San Francisco's LGBT community remembers Gilbert Baker

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The LGBT community will be gathering for a vigil at 7 p.m. in San Francisco's Castro District to remember Gilber Baker, who designed the rainbow flag. (KGO-TV/Lyanne Melendez)

Gilbert Baker, the man who designed the iconic rainbow flag, has died at age 65.

Fellow activist Cleve Jones said Friday, "My dearest friend in the world is gone. Gilbert Baker gave the world the Rainbow Flag; he gave me forty years of love and friendship."

There is a vigil planned Friday night for Baker starting at 7 p.m. at Castro and Market. This has been a surprise to so many people.

Baker died in his sleep in his New York apartment, according to a friend.

RELATED: Creator of gay flag shares story of strength, pride

What a life Baker had. He described the flag as a symbol of hope. Gay activist Harvey Milk pushed him to create something positive for the gay community.

Baker said he chose the rainbow because it is the one thing that everybody loves to see up in the sky, so he spent days and days sewing the flag.

It finally went up in June of 1978. Cleve Jones was with him, so was Supervisor Jeff Sheehey.

His flag is seen all over the world not only as a symbol of hope, but as a symbol of tolerance.

"You know I told him when he came up with it that he should patent it and he said no it was his gift to the world and lived most of his life in poverty as a result. But I think it's quite a remarkable thing to think of the impact that one person can have with just one idea," Jones said.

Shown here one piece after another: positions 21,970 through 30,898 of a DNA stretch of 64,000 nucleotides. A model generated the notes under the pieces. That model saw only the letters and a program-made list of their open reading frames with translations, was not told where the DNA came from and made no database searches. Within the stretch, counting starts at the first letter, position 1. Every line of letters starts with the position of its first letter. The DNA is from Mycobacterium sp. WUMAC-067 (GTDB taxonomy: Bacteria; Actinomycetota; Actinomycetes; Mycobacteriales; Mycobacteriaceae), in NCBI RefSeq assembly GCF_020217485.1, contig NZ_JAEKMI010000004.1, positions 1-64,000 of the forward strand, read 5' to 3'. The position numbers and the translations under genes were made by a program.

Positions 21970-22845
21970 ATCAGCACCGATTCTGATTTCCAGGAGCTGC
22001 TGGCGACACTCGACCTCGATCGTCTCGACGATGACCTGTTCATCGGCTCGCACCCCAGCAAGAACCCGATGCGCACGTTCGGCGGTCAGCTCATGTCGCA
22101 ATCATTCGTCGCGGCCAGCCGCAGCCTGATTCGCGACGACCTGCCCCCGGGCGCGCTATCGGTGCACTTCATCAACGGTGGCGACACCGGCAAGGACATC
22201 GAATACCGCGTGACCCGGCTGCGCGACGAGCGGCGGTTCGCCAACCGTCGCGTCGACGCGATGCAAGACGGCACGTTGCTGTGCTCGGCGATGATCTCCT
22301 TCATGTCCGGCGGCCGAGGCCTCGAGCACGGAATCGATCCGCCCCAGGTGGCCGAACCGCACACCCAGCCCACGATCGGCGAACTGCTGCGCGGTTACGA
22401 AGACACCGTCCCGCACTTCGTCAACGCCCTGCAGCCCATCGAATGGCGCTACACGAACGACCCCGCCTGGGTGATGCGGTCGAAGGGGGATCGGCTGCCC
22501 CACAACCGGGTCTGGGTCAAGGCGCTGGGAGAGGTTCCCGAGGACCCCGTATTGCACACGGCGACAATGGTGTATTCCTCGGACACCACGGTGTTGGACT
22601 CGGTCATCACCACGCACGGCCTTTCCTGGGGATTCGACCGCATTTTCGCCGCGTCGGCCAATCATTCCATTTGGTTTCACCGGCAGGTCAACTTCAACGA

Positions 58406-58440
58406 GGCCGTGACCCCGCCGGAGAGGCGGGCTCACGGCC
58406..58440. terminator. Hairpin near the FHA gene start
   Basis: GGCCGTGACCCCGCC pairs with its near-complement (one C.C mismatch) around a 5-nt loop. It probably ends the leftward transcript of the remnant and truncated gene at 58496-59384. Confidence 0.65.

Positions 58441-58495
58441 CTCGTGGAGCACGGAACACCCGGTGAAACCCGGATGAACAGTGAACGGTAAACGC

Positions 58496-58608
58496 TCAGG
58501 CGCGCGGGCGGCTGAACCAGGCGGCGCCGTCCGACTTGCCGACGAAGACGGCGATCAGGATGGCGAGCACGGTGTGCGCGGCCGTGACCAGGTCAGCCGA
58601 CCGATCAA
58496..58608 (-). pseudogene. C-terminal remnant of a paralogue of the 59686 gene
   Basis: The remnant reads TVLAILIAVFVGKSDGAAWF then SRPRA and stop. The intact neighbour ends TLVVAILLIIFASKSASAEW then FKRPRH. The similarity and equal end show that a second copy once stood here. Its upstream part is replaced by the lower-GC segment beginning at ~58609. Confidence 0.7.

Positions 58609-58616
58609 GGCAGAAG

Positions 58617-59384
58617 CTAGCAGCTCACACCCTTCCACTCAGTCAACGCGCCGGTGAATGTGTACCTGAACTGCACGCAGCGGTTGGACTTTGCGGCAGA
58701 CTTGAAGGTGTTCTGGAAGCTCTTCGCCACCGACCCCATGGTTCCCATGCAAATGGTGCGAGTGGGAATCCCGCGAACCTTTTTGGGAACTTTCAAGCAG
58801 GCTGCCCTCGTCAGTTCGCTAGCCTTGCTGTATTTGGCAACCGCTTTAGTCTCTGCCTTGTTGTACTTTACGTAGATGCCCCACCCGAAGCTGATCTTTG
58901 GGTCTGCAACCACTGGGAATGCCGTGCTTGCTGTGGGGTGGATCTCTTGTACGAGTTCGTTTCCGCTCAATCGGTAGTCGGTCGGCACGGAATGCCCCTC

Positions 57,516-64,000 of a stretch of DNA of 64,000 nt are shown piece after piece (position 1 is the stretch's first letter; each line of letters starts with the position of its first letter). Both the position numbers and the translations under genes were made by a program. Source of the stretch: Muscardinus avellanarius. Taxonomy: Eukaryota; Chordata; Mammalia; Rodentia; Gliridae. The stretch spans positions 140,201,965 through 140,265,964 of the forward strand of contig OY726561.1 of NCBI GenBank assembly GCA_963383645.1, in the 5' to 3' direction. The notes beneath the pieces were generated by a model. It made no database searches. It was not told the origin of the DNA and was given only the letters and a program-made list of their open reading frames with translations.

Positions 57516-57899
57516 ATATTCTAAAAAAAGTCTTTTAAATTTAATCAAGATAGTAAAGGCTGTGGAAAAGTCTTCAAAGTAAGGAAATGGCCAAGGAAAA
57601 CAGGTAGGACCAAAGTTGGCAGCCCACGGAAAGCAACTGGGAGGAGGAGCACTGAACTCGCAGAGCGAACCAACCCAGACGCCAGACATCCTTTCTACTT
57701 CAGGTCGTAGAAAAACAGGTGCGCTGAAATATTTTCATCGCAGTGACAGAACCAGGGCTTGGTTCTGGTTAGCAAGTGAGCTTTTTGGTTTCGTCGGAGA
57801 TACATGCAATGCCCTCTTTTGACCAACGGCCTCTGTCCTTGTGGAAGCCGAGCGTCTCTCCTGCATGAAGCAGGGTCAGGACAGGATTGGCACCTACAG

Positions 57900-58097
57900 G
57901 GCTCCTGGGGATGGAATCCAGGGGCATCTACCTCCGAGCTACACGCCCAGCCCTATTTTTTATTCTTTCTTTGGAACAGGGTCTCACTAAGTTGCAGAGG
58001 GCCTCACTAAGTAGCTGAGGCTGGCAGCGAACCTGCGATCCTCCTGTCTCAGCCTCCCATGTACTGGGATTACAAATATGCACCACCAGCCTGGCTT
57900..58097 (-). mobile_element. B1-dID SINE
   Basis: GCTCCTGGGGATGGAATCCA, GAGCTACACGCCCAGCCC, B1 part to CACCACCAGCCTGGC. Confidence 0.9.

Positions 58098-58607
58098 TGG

"There were all sorts of rainbow symbols for the community and for many of us that's part of our coming into the community and Gilbert created that," State Sen. Scott Wiener (D-San Francisco) said.

The gay community here and in New York is asking that all rainbow flags be lowered.

RELATED: Cleve Jones reflects on moving life events depicted in ABC's 'When We Rise'

Jones said Baker would not have liked that, that he always wanted that flag to fly high and proud.

ABC7 News Reporter Lyanne Melendez had the opportunity to talk to Baker several times and she says she knows he would be tickled pink knowing that he's getting all the attention.

San Francisco Mayor Ed Lee offered this statement on Baker: "At a time of great uncertainty in the LGBT community, Gilbert's act of sewing together multicolored materials unified and empowered individuals across the country, helping to bring them together under a common cause."

Click here for reporter Lyanne Melendez's full story on Baker and how the rainbow flag came to be.


Related Topics:
societygay rightslgbtgayhistoryflagsSan Francisco
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